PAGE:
Color, 1991, 91 mins 3 secs.
Directed by Fabrizio De Angelis
Starring Oliver Tobias, Ernest Borgnine, Charles Napier, Henry Silva, Martin Balsam, Jim Kelly, Melissa Palmisano, Robert Floyd
Cauldron Films (Blu-ray) (US R0 HD) / WS (1.66:1) (16:9)
If you thought the height of Italian cinema's peculiar take on American football was a family scarfing down bowls of spaghetti while watching the Super Bowl in Joe D'Amato's splatter classic Absurd... well, you might be right, but it has some very close competition from The Last Match. This insane, all-star action film was one of a handful of films directed by Fabrizio De Angelis, a name familiar to horror fans as the producer and presenter of some of Lucio Fulci's most beloved films. By this point De Angelis had struck gold with his directorial debut, 1983's Thunder, which inspired him to crank out two sequels with star Mark Gregory. In the interim he also made two Killer Crocodile films and the bizarre Karate Kid knock-off Karate Warrior with a young Kim Rossi Stuart, which in turn produced multiple sequels and a short-lived TV series. Smack in the middle of his Karate Warrior spree, De Angelis made The Final Match with as many big-ish American stars as he could find in Italy at the time, with the result being a sort of Italian hybrid of The Dirty Dozen, Rambo, and North Dallas Forty. By this point the theatrical market for these films was almost entirely dried up, and it ended up going straight to VHS with a number of tape editions throughout Europe and Asia.
Our adventure begins with a big football game for quarterback Cliff Gaylor (The Stud's Tobias) and his hard-line coach (Borgnine, still barking orders years after riding a giant chewing gum bubble in Super Fuzz). However, their professional harmony is disrupted when Cliff's daughter, Susan (Palmisano), is arrested for planted drugs in her possession while visiting a tropical island with boyfriend George (Floyd). Cliff flies down immediately and, aided by George, gets tangled up in a bureaucratic nightmare with the local U.S. consulate (Napier) and a sleepy-voiced lawyer (Balsam). When it's clear his daughter is going to be left to rot in jail at the hands of a sadistic warden (Silva), it's time to call in the whole team for some quick combat training and an all-out rescue mission with guns blazing.
From its baffling depiction of football to the brain-melting final half hour (in which we get to enjoy a punted football with a grenade inside), this is the kind of film that defies any kind of logical assessment. The exteriors were shot in Florida, a very common practice at the time including lots of Bud Spencer / Terence Hill movies, but in this case they rounded up some local non-actor football pros to take part and follow random orders from Borgnine while they're staging their assault. Of course, the real kicker here is that the football players (who manage to become ace commandos in a couple of hours, apparently) actually wear their uniforms during the big mission, the kind of bonkers visual you have to see to believe. Then there's the "music score" by one-shot composer Guglielmo Arcieri, which leaves absolutely no doubt why he was never hired to do another film. Top it off with that woozy, hungover feeling common to Italian genre films around the turn of the '90s, and you have a cracked concoction perfect for putting on as counter-programming during football season.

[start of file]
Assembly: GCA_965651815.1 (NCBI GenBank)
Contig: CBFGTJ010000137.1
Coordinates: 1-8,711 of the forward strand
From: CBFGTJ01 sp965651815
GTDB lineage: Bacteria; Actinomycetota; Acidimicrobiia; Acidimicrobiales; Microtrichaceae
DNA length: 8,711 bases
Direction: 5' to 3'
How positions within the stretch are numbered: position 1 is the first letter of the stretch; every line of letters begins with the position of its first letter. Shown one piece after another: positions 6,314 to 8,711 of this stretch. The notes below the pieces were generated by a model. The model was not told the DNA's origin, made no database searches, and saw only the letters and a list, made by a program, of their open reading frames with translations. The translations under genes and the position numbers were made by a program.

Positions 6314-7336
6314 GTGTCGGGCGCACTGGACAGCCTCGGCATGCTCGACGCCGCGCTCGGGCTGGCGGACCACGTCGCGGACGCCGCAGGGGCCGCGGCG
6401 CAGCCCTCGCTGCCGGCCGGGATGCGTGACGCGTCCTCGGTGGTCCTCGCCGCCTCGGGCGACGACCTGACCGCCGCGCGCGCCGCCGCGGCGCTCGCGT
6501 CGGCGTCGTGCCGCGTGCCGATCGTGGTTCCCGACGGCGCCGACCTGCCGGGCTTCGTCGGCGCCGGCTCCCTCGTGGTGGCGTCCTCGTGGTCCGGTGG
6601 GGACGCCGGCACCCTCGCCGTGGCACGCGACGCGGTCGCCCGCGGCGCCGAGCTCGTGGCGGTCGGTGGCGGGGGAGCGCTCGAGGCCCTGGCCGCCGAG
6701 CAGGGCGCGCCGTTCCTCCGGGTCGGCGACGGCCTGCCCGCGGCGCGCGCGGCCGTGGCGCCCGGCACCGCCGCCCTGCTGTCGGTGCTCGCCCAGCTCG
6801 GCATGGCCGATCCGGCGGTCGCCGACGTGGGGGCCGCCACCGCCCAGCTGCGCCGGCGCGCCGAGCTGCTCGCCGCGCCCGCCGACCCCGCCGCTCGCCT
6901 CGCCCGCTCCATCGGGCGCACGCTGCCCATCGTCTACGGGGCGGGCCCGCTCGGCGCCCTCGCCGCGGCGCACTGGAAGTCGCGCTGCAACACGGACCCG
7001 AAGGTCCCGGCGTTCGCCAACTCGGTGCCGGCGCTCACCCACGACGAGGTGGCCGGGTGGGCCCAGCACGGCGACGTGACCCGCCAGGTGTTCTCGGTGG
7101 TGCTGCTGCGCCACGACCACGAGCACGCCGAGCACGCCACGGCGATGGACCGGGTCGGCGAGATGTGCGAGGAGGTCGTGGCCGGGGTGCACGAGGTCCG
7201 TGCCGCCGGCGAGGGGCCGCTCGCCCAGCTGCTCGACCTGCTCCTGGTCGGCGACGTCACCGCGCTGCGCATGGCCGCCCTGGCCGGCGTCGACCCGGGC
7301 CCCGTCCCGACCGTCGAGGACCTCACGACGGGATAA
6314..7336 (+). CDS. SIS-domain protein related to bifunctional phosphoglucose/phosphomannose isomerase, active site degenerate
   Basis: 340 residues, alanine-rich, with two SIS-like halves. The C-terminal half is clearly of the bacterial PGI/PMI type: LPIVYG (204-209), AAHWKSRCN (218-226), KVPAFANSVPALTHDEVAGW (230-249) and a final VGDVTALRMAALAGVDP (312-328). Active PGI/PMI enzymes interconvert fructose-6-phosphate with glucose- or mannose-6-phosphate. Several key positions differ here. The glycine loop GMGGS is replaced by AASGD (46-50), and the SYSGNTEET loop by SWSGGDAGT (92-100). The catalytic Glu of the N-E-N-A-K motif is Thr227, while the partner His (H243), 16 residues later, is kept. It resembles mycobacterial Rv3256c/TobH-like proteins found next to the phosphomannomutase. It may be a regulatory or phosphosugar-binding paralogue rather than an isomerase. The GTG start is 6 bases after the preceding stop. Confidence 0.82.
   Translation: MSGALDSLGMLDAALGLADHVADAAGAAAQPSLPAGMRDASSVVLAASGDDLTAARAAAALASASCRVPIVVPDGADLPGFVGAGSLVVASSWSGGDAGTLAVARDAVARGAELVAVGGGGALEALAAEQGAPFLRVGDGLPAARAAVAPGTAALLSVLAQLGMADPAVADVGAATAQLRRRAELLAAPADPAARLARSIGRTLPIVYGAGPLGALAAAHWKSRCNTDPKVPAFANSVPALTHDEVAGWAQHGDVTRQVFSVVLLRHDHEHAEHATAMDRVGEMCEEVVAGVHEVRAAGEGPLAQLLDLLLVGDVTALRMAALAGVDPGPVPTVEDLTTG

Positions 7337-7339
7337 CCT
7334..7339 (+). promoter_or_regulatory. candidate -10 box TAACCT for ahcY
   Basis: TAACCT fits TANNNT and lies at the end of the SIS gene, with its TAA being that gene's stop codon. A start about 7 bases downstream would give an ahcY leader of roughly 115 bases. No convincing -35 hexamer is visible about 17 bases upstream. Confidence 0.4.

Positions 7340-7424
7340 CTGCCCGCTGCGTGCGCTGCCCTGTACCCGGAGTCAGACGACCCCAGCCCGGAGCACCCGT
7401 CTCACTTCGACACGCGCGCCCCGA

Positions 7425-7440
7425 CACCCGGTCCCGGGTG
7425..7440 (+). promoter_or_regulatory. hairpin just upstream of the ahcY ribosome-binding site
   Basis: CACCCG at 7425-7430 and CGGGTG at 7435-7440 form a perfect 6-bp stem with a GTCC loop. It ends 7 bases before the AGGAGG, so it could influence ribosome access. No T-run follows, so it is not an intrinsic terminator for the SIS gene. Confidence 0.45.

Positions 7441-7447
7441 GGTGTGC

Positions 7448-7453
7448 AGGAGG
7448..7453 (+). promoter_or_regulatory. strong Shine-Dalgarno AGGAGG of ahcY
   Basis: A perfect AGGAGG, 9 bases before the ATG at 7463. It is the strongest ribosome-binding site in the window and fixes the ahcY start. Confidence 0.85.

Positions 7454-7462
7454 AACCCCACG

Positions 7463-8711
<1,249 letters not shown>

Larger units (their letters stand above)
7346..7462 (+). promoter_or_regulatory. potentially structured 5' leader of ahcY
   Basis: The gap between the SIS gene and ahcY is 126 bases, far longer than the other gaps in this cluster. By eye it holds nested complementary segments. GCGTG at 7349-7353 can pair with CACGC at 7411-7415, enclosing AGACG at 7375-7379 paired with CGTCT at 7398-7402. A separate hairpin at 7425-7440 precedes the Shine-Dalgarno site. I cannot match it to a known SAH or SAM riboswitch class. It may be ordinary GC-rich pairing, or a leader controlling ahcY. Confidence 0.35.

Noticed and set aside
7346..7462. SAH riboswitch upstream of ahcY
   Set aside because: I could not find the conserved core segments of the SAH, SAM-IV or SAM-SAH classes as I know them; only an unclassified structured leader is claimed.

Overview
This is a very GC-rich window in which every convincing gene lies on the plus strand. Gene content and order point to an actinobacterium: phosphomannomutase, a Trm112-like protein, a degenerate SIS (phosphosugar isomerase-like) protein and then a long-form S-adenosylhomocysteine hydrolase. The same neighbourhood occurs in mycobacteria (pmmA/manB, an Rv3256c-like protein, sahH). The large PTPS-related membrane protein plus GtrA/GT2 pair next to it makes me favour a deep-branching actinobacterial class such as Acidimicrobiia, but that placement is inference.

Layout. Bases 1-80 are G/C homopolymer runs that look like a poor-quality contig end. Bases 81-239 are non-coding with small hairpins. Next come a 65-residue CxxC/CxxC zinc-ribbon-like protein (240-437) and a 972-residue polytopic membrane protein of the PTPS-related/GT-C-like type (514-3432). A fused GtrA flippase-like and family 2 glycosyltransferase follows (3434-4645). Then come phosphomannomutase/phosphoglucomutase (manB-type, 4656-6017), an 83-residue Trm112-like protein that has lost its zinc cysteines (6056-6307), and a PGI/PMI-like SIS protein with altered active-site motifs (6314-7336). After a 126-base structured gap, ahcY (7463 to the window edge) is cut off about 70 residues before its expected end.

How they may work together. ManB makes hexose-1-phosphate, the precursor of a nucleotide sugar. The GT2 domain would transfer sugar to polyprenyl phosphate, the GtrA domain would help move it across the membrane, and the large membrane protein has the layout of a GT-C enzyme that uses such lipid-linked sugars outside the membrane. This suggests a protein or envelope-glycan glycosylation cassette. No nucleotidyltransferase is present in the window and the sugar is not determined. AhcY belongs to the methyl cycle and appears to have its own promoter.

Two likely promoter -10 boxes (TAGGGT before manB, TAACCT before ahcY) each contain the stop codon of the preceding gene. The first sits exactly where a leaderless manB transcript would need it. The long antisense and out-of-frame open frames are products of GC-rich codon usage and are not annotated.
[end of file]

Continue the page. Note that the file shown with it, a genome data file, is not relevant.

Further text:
In a benevolent gesture to fans of baffling Italian films everywhere, Cauldron Films unveiled The Last Match on Blu-ray in 2023 as a deluxe slipcase edition limited to 1500 copies including a double-sided poster (perfect for hanging over your TV for lots of confused house guests) and an insert booklet with essays by Jacob Knight and David Zuzelo about the director, cast, and state of waning Italian exploitation around this time. The film itself looks great thanks to a 4K restoration from the negative (what a world we live in!), certainly better than the cruddy VHS copies floating around or the bland German DVD. The film was shot with live sound in English, so the DTS-HD MA 2.0 English mono track here is perfectly fine and comes with optional English SDH subtitles. An audio commentary by Michael A. Martinez doesn't have much flattering to say about the film itself, but he does a solid job of covering the decade or so of Italian action and horror films leading up to this point as well as the necessary details about everyone involved. There is one glaring audio glitch at the very beginning, but otherwise it's smooth sailing. In the featurette "Blown Away" (16m14s), special effects artist Roberto Ricci reminisces about De Angelis (nicknamed the "Cobra" for his dogged, snake-like methods of getting money from investors and taking as few risks as possible), the "second rate" nature of productions like this, and his cautious approach when it came to getting hired and paid. "American Actors in a Declining Italian Cinema" (29m3s) is a humorous video essay by Eurocrime!'s Mike Malloy about the trajectories of major U.S. thespians in Italy who stuck it out to the bitter end, specifically Napier, Balsam, Silva, Bo Svenson, Ernest Borgnine, Fred Williamson, and Lee Van Cleef. It's a rollicking piece and lots of fun. Finally in "Understanding the Cobra" (17m38s), Eugenio Ercolani presents a video essay about De Angelis' career as a director and producer rubbing shoulders with beloved genre directors and using mercenary tactics through his Fulvia Film to keep going in a cinematic landscape rapidly dying off due to the escalating popularity of private TV in Italy. Also included are the trailer and a 1m7s gallery of promotional material including alternate titles like Son Mac and The Mastiffs.
Reviewed on December 13, 2023.